Finally, you might not observe any effect for treatment because of diffusion of treatment: Both your groups are getting the treatment. In your television study, members of the no-television class might be watching television. For example, their teacher may succumb to their begging to "watch television like the other class" and thus borrow the television from the other teacher. Or, if the classes are held in the same room, pupils in the no-television group might watch or overhear the other class's television shows. Consequently, the impact of the television shows would diffuse to the no-television group.

TABLE G.2: Dealing with Problems Caused by Studying Intact Groups

Problems

Partial remedies

Groups are not independent.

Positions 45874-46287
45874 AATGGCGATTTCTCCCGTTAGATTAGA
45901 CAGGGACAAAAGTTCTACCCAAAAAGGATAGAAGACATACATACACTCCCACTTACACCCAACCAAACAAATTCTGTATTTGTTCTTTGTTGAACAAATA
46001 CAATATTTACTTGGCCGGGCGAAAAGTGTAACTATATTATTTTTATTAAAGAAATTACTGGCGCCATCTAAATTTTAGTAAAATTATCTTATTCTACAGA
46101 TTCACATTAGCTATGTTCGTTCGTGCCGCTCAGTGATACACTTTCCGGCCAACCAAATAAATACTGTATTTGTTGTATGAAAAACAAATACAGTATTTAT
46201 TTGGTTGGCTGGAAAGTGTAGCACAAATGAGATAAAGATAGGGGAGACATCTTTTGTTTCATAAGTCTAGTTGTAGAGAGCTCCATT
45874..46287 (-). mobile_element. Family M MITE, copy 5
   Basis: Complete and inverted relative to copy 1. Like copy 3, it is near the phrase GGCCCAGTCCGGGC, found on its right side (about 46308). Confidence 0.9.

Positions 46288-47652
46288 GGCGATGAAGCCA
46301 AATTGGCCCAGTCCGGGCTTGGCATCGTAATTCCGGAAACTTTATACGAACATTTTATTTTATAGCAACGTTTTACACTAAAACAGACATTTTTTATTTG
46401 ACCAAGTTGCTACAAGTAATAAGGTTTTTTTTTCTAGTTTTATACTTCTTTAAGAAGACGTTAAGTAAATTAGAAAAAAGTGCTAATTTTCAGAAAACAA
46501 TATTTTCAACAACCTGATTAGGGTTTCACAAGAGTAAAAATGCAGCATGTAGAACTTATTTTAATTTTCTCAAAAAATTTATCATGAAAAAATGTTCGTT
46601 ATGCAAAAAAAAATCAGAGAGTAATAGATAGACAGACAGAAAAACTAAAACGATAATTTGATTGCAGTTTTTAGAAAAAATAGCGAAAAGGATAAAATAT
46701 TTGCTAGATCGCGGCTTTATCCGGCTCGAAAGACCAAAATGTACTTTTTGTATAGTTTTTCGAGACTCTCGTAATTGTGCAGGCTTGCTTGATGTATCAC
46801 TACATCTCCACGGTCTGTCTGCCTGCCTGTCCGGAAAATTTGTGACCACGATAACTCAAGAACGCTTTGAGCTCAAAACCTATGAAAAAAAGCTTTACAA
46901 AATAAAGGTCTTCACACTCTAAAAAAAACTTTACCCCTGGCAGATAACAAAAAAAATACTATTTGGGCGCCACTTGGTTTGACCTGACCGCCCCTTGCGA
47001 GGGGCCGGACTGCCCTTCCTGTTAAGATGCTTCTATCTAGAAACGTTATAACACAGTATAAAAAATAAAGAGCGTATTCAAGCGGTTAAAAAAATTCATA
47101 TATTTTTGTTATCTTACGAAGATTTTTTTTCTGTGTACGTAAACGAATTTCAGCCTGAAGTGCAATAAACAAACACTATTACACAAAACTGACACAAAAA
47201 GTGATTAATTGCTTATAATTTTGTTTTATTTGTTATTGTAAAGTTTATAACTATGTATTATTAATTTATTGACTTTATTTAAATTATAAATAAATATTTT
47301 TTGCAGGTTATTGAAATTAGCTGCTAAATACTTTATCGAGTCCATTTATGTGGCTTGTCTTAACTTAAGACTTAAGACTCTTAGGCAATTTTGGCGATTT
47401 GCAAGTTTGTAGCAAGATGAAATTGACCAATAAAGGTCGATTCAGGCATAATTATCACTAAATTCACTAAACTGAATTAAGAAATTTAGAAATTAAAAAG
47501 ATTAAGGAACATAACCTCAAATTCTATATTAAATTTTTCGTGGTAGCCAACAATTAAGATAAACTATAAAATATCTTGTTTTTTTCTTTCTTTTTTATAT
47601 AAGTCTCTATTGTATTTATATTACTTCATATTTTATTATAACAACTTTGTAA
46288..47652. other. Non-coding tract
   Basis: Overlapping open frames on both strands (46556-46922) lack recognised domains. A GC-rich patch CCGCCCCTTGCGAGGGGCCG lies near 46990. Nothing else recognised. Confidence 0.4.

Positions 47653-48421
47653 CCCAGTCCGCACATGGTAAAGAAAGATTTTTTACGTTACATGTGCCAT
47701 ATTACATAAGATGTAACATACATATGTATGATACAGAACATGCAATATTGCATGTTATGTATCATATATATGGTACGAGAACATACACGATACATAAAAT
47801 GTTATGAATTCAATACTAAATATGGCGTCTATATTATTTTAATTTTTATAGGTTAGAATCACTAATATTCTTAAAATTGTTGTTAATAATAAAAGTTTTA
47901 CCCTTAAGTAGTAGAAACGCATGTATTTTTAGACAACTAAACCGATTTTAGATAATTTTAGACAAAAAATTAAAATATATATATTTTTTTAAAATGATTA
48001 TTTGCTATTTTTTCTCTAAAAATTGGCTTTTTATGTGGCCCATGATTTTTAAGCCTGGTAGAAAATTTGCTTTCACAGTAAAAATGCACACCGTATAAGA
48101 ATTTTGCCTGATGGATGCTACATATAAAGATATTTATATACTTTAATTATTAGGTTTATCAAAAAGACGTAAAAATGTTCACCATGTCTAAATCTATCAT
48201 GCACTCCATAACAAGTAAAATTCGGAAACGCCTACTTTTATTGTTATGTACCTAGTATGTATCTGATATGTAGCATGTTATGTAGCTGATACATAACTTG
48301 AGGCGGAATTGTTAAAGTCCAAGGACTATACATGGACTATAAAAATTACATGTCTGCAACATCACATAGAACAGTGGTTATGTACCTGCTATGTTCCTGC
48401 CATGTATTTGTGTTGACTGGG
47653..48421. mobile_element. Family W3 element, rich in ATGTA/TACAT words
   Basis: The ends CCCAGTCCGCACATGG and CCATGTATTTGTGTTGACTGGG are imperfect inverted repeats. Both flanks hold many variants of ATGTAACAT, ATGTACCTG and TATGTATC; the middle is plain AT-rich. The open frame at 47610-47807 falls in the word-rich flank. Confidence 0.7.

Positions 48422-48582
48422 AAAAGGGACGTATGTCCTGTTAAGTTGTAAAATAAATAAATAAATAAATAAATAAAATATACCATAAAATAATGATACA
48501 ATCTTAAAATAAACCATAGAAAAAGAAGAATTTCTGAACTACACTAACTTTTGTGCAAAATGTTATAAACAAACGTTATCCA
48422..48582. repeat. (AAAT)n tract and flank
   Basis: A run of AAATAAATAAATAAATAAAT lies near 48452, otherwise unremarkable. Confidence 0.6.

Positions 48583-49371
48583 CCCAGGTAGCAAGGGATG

Use many groups. In analyzing data, do not consider each participant as an individual unit. Instead, consider each group as a single unit. Thus, for the purposes of analysis, rather than having 300 participants, you may only have 10 classes.

Demoralization

(No-treatment group being depressed that they were not in the treatment group)

Use placebo treatments.

Minimize opportunities to talk by doing the experiment in a short time span and by using groups that do not come into contact with one another.

Compensation

(No-treatment group working harder to make up for being denied the treatment)

Use placebo treatments.

Minimize opportunities to talk by doing the experiment in a short time span and by using groups that do not come into contact with one another.

Diffusion of treatment

(No- treatment group getting access to the treatment)